The THEA Awards Committee has put together this tip sheet to help you improve your chances of being a THEA Awards recipient!
OBJECTIVE OF THE TEA THEA AWARDS To find excellence and celebrate it. The TEA Thea Awards Program was created to call attention to excellence in the creation and production of compelling places and experiences as well as to promote public discussion, awareness and respect for the arts and sciences that create and produce compelling places and experiences.
WHAT IF THIS ACHIEVEMENT IS OUTSIDE THE USA? The Thea Awards are a symbol of international excellence. The Thea Awards Judging Committee is especially interested in soliciting and encouraging achievements located outside the USA. We try to make allowances for the distance, time and language barriers in order to give all submissions fair consideration.
You do not have to be a member of the TEA in order to be eligible.
Submissions outside the U.S. are encouraged
Involving vendors or creative contributors who are outside the U.S. is encouraged
Have interviewed participants and guests speak in their own language but provide English translations.
On the video, voice translation is the best. Subtitles are almost as effective.
CATEGORIES You might fit into a traditional category such as those below.
We are always looking for something new on the horizon that we haven’t seen before. So if you don’t fit into one of these, choose "Other" and invent a category that accurately fits your project. Your category selection is just a suggestion. The Awards Judging Committee reserves the right to determine the appropriate category for proposed achievements.
A - Theme Park/Water Park
B - Attraction
C - Connected Immersion
D - Museum/Visitor/Heritage/Exhibit Science Centers/Exhibitions
E - Live Events/Show Spectacular
F - Aquarium/Zoo/Marine Park
G - Themed Retail/Hotel/Restaurant
H - Brand Experience
I - Spectaculars, including but not limited to Lake Shows, Fountain Shows, Stunt Shows, Sound & Light Shows, Parades, etc.
J - Casinos
K - Family Entertainment Center
L - Interactive Theater/Interactive Experience
M - Themed Restaurant
N - Marine Parks
O - Immersive/Themed Consumer Experiences
P – World’s Fairs, World’s Fair Pavilions
Q - One-time events such as experiential marketing events, opening or closing ceremonies, etc.
R - Other
HOW IS THE JUDGING DONE? Whenever possible, members of the Thea Awards Judging Committee will try to personally visit the achievement under consideration, during their regular business travel. Personal visits are not always possible, but this is not a barrier. Every year Thea Awards are given to several projects that were not personally visited by the judges. That's why the materials you submit are so important.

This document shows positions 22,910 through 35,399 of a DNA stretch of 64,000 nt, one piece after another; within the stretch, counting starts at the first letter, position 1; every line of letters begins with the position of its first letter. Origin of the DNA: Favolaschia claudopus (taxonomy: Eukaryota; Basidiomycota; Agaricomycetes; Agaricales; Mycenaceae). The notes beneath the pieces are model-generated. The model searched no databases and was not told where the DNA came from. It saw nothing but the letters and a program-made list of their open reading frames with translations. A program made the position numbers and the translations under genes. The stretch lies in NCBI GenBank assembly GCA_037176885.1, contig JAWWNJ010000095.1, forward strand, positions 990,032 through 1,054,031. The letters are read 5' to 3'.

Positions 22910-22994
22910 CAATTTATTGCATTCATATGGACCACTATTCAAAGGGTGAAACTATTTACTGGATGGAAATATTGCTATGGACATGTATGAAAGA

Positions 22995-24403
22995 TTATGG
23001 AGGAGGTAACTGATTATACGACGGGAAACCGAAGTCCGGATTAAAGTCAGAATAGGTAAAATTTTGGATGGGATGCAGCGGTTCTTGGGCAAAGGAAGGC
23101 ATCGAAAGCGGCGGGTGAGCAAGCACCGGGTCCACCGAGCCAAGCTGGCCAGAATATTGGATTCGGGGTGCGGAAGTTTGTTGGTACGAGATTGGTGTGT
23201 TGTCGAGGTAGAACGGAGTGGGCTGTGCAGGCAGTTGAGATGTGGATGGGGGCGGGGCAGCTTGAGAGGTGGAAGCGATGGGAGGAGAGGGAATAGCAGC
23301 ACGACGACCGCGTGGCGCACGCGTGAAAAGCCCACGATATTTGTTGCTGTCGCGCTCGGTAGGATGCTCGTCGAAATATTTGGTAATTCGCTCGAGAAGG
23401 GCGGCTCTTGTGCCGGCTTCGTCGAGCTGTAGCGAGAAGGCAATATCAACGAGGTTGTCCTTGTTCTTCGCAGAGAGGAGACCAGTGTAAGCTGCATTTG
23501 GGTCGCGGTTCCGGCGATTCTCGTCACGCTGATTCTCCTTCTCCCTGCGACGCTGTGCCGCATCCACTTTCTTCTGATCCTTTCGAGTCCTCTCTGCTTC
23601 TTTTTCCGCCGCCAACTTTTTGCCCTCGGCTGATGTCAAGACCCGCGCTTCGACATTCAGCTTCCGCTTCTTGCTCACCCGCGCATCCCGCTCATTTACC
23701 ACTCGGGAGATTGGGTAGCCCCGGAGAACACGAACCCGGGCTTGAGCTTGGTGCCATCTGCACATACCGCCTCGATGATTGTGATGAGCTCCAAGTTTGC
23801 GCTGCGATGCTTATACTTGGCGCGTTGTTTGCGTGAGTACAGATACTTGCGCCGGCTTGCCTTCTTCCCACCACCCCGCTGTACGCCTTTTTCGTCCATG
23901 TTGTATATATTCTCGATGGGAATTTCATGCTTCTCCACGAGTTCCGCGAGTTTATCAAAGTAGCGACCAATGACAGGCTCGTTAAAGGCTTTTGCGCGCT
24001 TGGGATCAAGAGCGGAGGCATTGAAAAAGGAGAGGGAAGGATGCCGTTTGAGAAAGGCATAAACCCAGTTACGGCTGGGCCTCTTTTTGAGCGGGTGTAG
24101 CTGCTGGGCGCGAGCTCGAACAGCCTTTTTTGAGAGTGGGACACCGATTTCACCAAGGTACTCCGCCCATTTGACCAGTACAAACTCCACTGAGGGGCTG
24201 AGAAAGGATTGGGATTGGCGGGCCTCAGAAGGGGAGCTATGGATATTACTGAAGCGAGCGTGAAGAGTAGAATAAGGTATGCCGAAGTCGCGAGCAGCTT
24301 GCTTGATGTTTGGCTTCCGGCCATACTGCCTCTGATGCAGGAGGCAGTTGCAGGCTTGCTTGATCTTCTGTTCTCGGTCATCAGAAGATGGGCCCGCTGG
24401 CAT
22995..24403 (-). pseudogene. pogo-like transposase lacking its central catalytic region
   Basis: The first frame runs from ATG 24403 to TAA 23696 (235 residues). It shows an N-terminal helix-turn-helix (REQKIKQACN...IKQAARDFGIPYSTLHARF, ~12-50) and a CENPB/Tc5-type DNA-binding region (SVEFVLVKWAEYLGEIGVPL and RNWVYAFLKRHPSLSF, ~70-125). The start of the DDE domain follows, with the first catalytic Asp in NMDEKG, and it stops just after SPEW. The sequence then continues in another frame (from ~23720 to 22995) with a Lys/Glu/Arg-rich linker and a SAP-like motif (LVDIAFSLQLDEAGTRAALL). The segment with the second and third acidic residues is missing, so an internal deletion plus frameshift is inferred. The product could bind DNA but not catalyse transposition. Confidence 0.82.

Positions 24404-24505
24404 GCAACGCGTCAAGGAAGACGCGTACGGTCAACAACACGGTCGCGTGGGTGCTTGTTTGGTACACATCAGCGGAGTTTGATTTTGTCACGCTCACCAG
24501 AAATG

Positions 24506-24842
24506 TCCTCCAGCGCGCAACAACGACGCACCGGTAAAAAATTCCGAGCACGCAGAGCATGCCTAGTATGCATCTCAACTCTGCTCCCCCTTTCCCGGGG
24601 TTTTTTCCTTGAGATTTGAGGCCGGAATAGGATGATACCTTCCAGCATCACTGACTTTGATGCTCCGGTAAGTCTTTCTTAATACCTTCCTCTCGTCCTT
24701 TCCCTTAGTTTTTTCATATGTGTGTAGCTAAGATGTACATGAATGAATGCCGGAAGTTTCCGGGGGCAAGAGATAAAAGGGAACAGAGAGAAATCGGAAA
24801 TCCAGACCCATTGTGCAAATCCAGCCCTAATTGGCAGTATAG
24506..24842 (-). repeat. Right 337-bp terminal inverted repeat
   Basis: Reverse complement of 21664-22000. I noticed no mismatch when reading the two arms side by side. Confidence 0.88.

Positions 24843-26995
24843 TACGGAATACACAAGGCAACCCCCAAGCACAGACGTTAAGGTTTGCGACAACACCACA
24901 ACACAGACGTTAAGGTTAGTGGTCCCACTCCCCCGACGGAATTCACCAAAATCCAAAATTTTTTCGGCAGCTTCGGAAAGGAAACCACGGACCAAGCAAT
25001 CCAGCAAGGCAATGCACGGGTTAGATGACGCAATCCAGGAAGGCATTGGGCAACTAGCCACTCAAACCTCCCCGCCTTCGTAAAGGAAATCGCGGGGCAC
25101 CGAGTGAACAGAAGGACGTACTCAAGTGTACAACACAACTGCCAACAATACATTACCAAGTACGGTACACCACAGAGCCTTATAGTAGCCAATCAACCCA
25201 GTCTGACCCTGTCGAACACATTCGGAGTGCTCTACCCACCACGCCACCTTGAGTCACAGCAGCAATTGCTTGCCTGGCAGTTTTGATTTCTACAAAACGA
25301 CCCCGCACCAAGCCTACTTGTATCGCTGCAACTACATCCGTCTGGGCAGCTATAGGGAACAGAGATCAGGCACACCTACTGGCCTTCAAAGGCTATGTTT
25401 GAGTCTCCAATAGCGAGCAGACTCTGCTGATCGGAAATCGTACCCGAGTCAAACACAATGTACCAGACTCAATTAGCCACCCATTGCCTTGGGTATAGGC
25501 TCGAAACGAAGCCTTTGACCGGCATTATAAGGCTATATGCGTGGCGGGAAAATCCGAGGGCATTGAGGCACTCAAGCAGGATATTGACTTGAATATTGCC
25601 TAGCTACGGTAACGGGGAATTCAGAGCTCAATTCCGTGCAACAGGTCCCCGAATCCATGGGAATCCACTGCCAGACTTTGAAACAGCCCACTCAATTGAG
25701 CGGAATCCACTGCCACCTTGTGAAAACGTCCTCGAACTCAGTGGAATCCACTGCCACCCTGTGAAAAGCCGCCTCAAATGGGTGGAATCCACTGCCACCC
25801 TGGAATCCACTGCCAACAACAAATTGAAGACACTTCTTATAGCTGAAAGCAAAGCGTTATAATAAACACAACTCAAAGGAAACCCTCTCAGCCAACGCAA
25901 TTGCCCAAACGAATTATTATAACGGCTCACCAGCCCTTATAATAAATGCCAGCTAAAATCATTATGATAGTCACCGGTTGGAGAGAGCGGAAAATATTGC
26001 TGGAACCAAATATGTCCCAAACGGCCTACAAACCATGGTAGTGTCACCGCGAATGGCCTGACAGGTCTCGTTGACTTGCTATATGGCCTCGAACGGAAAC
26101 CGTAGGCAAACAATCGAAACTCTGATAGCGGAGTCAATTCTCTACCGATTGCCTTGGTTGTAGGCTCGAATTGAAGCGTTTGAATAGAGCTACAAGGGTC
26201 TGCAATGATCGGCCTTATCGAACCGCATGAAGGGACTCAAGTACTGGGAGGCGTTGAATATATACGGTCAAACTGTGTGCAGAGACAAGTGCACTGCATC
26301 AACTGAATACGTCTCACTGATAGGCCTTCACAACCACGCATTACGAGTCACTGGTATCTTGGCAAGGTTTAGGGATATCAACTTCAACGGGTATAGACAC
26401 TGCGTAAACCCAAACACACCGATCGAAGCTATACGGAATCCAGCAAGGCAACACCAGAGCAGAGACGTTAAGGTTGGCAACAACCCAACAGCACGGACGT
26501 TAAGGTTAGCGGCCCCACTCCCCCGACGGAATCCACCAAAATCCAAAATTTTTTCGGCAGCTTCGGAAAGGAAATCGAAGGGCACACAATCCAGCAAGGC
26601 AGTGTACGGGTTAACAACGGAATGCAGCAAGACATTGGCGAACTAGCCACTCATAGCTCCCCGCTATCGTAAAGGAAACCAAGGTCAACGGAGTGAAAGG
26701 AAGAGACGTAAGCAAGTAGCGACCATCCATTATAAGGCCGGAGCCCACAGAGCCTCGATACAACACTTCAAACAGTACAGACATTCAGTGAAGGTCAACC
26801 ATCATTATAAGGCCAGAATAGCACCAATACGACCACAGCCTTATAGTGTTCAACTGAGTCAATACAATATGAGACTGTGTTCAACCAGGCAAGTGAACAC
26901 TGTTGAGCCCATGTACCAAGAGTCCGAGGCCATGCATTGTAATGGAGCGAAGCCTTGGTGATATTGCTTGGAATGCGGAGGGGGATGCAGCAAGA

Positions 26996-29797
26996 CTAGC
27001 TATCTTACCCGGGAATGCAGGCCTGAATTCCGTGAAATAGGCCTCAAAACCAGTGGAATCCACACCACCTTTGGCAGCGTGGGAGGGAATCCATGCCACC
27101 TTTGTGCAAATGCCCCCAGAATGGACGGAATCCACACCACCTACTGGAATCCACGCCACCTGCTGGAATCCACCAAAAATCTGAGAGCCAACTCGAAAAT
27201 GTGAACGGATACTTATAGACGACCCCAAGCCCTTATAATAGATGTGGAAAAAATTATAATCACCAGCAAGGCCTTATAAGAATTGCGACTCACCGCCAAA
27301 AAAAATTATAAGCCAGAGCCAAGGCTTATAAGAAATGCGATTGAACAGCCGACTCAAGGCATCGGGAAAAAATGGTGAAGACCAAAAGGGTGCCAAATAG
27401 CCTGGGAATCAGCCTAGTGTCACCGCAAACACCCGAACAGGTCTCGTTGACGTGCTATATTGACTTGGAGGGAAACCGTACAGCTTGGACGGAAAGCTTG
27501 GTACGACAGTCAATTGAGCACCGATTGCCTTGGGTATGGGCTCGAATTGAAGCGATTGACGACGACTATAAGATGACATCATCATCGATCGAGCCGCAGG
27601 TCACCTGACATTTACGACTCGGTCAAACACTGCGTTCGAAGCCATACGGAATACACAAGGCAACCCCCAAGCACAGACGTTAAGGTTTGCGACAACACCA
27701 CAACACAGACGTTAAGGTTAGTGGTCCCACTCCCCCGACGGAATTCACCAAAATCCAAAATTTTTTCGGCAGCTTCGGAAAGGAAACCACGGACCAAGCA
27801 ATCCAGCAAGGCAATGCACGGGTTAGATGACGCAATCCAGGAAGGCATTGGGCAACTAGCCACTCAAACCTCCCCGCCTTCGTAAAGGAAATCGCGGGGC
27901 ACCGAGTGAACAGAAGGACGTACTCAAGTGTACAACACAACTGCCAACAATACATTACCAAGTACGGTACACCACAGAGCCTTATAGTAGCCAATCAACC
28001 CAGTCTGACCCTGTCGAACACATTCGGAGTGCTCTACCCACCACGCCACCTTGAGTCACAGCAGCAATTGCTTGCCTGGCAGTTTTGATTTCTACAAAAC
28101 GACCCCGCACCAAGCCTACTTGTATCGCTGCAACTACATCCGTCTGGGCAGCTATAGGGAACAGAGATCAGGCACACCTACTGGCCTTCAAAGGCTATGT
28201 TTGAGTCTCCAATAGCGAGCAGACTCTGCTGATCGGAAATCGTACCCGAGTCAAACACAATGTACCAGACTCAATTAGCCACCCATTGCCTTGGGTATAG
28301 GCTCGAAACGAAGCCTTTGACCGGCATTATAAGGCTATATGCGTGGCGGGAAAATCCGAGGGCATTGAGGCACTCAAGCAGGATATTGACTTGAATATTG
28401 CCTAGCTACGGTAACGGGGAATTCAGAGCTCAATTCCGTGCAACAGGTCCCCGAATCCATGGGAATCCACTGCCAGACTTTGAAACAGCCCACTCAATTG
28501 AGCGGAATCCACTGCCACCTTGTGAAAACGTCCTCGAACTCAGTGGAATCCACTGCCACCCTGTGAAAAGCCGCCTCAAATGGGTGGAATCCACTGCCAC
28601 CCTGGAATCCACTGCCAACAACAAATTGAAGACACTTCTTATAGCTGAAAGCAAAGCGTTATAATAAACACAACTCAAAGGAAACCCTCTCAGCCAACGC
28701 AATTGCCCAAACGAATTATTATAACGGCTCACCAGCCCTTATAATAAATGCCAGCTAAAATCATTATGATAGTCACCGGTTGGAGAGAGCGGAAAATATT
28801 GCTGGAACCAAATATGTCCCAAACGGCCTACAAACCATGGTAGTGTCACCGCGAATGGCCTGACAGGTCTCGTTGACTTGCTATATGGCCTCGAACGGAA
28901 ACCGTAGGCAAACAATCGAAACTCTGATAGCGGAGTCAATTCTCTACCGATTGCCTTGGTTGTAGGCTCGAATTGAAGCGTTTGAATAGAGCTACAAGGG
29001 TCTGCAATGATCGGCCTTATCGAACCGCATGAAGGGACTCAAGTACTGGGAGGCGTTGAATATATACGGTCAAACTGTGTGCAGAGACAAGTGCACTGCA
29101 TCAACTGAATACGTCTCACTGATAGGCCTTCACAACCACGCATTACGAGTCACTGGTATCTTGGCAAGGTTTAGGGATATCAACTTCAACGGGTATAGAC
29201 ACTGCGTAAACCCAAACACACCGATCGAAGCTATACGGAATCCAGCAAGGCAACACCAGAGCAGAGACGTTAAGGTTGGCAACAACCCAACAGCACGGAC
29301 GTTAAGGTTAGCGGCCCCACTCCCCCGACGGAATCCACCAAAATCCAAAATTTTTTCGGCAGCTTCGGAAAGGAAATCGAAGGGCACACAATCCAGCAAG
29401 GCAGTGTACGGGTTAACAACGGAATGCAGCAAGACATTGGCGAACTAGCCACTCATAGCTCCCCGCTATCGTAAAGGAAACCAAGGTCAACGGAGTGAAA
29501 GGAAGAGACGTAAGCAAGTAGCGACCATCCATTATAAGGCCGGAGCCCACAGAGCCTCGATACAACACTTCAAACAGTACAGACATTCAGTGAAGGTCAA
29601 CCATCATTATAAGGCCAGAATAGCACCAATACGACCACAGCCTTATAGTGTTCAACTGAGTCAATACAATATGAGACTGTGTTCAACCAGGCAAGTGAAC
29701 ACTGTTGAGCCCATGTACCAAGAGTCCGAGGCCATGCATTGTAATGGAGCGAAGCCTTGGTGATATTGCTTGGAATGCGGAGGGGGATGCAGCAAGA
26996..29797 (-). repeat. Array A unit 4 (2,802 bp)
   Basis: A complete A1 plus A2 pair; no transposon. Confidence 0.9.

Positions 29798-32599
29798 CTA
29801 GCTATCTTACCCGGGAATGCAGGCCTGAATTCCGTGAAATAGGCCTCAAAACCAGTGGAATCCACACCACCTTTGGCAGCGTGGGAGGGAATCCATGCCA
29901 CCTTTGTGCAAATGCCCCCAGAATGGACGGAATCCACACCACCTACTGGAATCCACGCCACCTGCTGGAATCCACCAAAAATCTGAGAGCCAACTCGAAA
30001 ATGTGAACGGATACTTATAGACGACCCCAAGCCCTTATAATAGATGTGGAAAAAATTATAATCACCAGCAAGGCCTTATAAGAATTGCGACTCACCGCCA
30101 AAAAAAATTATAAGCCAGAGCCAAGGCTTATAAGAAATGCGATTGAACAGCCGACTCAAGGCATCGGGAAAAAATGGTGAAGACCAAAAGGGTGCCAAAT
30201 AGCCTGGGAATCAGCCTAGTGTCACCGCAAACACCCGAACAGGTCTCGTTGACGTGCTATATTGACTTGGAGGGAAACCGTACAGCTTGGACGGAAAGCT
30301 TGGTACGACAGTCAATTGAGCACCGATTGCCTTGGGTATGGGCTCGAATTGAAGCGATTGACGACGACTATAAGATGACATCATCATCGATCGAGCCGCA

HOW CAN WRITING IMPROVE MY CHANCES? Our overriding objective is to find excellence and celebrate it. Tell us: How is this achievement different? Please communicate what is truly new, unique and/or unusually excellent about the achievement.
WRITING MISTAKES TO AVOID Sometimes the Thea AwardsJudging Committee cannot give an award because very important information is missing. Be sure to explain:
If you are submitting an “action theater” or “4-D Theater” concept, be sure to describe or show any in-theater effects. Otherwise the committee will have to assume it is only a movie and that there are no theatrical effects in the audience.
If this is a re-purposing of an attraction building and/or ride system, please be sure to explain what elements of the original attraction remained but were re-purposed as well as what is new.
Read the Submission Candidate form carefully. Each year the Committee receives forms from people who did not read the instructions. For example, the Buzz Price Thea Award Recognizing a Lifetime of Distinguished Achievements is for a person. Do not nominate a technology, an attraction or a theme park in this category.
HOW CAN THE RIGHT VIDEO IMPROVE MY CHANCES? A video is highly recommended. It is important that the TEA Thea Awards Judging Committee gets a strong sense of the typical guest experience in order to understand why a nomination represents an outstanding achievement. Committee members always prefer to visit a nominated project, but in cases where they cannot, a short video that highlights the entire key show elements in sequence is an effective way to communicate the visitor experience.